Behind the Idiopathic Pulmonary Fibrosis Diagnosis

According to the National Institutes of Health, Idiopathic Pulmonary Fibrosis is a rare disease that affects about 100,000 patients in the United States. IPF causes the buildup of scar tissue in the lungs and makes breathing harder as the condition worsens. Here at Leapcure, we have had the privilege of speaking with over 1,500 IPF patients and gaining valuable insights from them. While having meaningful conversations with patients who have IPF, there seem to be a few key commonalities in their experiences. Some of these patients have graciously shared their stories of managing this lung disease with us. 

A setback many patients face is the steep price of the medications that are currently available to treat IPF.  One patient mentioned they simply cannot afford the copay for the treatment that has been offered to them. Without many options available the patient was left feeling hopeless. Finding out that there are clinical studies running to further IPF research made them feel as though they had something to look forward to.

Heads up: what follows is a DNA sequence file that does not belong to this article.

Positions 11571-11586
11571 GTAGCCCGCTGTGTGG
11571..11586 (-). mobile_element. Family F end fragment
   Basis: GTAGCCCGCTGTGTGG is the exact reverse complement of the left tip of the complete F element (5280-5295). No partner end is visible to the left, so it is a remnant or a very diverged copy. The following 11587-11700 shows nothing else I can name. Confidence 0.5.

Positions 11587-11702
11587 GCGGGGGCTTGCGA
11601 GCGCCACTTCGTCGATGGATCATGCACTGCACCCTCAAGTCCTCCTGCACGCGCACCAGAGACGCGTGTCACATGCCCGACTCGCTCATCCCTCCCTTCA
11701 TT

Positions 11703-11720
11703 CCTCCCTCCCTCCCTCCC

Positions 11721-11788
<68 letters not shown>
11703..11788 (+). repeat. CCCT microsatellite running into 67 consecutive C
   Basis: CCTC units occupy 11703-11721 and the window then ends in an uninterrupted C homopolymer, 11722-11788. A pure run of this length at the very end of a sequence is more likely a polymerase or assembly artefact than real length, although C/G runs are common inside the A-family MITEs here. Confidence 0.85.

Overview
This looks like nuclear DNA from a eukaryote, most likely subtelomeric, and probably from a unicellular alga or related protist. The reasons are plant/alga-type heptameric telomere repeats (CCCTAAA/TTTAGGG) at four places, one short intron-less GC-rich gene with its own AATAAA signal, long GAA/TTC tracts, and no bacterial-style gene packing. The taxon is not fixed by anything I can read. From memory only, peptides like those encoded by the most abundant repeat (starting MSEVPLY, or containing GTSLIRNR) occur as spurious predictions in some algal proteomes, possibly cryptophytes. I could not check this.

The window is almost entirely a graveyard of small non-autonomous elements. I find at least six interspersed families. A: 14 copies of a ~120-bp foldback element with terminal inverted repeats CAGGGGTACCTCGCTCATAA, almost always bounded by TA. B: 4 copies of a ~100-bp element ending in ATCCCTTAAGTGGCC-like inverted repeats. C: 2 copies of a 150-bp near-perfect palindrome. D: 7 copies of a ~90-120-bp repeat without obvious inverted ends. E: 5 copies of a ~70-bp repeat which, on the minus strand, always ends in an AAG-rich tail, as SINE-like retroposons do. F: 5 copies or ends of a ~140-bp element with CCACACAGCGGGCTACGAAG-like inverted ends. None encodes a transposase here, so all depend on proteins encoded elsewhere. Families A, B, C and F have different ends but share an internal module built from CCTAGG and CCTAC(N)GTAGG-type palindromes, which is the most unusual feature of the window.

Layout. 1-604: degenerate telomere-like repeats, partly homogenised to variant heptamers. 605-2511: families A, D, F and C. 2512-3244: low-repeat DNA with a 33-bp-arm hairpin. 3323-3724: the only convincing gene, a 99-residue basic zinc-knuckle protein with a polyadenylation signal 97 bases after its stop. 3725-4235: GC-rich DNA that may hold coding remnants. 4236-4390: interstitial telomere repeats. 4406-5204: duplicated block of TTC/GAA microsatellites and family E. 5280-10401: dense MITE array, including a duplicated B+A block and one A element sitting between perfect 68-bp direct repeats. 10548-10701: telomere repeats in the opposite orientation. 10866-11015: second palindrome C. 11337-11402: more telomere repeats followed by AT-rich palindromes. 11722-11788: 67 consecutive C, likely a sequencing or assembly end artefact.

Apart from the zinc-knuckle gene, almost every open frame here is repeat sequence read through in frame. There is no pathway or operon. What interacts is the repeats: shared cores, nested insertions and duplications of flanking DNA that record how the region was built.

One patient was offered medication but after researching he decided it was not the best option for him. After this, he decided to take charge of his own health and use a holistic approach to ease his symptoms. This patient stressed that his mindset has been the biggest impact to his healing journey – by having a willingness to take control of his own health, he has now been able to stop using oxygen and has been able to get back into the gym. By taking different enzymes, switching to clean eating habits, and filling his house with oxygen rich plants and salt lamps his symptoms have continued to improve. All of these changes have been important in his health journey and he plans to continue advocating for himself and his health. 

But all in all, most patients are working together to help each other if they have the opportunity. One patient thanked us for doing what we do because it provides her with hope for the future of IPF. The patient let us know that even if we could not help her right now, we could help other people who are suffering in the future and that it meant a lot to her seeing time and effort put into research around Idiopathic Pulmonary Fibrosis. 

All of the conversations we have the privilege of having with patients continue to help us do what we do and do it better. Here are some resources – if you or someone you know is affected by IPF please feel free to look into some of our favorite patient advocacy groups: 

Home – Wescoe Foundation for Pulmonary Fibrosis

Breathe Support Network –

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